I think the way to help your son is to reduce the anxiety that causes these behaviours. I wonder if your son has a therapist who is trained on this disorder. People with PDA become experts at avoiding demands - they seem to feel an extraordinary amount of pressure from ordinary everyday expectations. It is often not the activity itself that is a pressure but the fact that another person is expecting them to do it. The person's threshold or tolerance can vary from day to day, or moment to moment. It is important to realise that the more anxious a person with PDA is, the less they will be able to tolerate demands. As a child, their avoidance of those making demands on them knows no boundaries and usually includes a level of social manipulation. Strategies range from simple refusal, distraction, giving excuses, delaying, arguing, suggesting alternatives and withdrawing into fantasy. They may also resist by becoming physically incapacitated (often accompanied by an explanation such as "my legs dont work" or "my hands are made of lava"). If pushed to comply, they may become verbally or physically aggressive, with severe behavioural outbursts, best described as a 'panic attack'.

So the treatment for PDA is the same as we have for most of the anxiety disorders. First try to stay calm and second maybe try to teach your son how to stay calm. When he is anxious deep breathing exercises will help him stay relax and let go of anxiety.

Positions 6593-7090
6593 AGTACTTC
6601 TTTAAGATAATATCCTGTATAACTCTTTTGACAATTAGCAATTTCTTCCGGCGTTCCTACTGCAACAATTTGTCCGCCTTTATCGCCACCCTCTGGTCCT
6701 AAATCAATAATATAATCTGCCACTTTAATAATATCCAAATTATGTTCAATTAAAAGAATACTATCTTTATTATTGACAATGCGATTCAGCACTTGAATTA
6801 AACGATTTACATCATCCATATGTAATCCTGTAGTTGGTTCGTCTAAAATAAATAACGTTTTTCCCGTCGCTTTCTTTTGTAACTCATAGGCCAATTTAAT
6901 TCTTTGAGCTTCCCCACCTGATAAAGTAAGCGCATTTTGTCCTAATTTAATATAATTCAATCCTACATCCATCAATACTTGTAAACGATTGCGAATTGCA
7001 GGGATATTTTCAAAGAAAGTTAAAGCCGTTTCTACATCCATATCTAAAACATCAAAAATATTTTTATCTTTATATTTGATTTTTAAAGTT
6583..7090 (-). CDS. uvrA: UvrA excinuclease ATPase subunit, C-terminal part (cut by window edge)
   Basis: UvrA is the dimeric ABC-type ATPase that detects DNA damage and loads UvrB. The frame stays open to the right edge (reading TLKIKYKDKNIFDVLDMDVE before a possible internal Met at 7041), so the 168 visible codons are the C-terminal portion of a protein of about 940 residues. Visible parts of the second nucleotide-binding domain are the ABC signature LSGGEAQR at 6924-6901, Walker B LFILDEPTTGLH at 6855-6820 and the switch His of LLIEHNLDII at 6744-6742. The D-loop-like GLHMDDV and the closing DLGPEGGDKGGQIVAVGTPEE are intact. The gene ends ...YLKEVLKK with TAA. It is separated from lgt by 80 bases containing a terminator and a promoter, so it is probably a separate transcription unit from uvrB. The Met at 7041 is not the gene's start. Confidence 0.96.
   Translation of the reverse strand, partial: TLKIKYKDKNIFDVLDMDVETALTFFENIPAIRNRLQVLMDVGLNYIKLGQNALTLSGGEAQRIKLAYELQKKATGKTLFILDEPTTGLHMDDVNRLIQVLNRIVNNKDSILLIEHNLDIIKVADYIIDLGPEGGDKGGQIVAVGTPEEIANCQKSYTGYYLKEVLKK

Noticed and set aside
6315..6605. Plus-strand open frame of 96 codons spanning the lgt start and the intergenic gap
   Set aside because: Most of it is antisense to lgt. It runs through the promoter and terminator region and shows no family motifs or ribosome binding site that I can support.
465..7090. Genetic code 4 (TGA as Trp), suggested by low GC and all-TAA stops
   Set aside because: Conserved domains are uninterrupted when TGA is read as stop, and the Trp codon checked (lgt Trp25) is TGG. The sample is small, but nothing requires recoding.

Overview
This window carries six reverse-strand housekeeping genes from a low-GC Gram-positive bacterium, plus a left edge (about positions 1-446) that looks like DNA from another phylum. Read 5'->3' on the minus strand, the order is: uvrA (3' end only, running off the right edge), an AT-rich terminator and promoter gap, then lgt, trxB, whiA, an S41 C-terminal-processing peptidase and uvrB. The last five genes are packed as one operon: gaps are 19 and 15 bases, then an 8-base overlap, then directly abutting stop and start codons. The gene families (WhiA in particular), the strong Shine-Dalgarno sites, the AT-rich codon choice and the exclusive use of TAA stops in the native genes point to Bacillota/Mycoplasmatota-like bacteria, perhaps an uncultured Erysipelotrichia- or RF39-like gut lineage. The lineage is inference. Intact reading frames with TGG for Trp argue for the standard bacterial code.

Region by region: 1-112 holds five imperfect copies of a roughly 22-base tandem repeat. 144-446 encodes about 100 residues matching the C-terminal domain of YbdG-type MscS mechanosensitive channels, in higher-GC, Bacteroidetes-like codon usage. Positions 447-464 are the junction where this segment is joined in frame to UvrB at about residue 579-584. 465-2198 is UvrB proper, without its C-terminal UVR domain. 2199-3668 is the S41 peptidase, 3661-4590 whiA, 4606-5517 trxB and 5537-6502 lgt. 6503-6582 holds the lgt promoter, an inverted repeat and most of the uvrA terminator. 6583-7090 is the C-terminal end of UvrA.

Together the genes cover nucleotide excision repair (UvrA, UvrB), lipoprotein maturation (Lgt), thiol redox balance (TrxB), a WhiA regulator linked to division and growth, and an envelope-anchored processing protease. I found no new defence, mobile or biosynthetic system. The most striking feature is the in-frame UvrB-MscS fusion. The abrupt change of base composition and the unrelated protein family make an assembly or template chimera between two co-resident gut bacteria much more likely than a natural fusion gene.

Exercise 2:
The 4-7-8 (or Relaxing Breath) Exercise

This exercise is utterly simple, takes almost no time, requires no equipment and can be done anywhere. Although you can do the exercise in any position, sit with your back straight while learning the exercise. Place the tip of your tongue against the ridge of tissue just behind your upper front teeth, and keep it there through the entire exercise. You will be exhaling through your mouth around your tongue; try pursing your lips slightly if this seems awkward.

  • Exhale completely through your mouth, making a whoosh sound.
  • Close your mouth and inhale quietly through your nose to a mental count of four.
  • Hold your breath for a count of seven.
  • Exhale completely through your mouth, making a whoosh sound to a count of eight.
  • This is one breath. Now inhale again and repeat the cycle three more times for a total of four breaths.

Note that you always inhale quietly through your nose and exhale audibly through your mouth. The tip of your tongue stays in position the whole time. Exhalation takes twice as long as inhalation. The absolute time you spend on each phase is not important; the ratio of 4:7:8 is important. If you have trouble holding your breath, speed the exercise up but keep to the ratio of 4:7:8 for the three phases. With practice you can slow it all down and get used to inhaling and exhaling more and more deeply.

This exercise is a natural tranquilizer for the nervous system. Unlike tranquilizing drugs, which are often effective when you first take them but then lose their power over time, this exercise is subtle when you first try it but gains in power with repetition and practice. Do it at least twice a day. You cannot do it too frequently. Do not do more than four breaths at one time for the first month of practice. Later, if you wish, you can extend it to eight breaths. If you feel a little lightheaded when you first breathe this way, do not be concerned; it will pass.

People with PDA are likely to need a lot of support into their adult life. Limited evidence so far suggests that the earlier the diagnosis and the better support that they have, the more able and independent they are likely to become.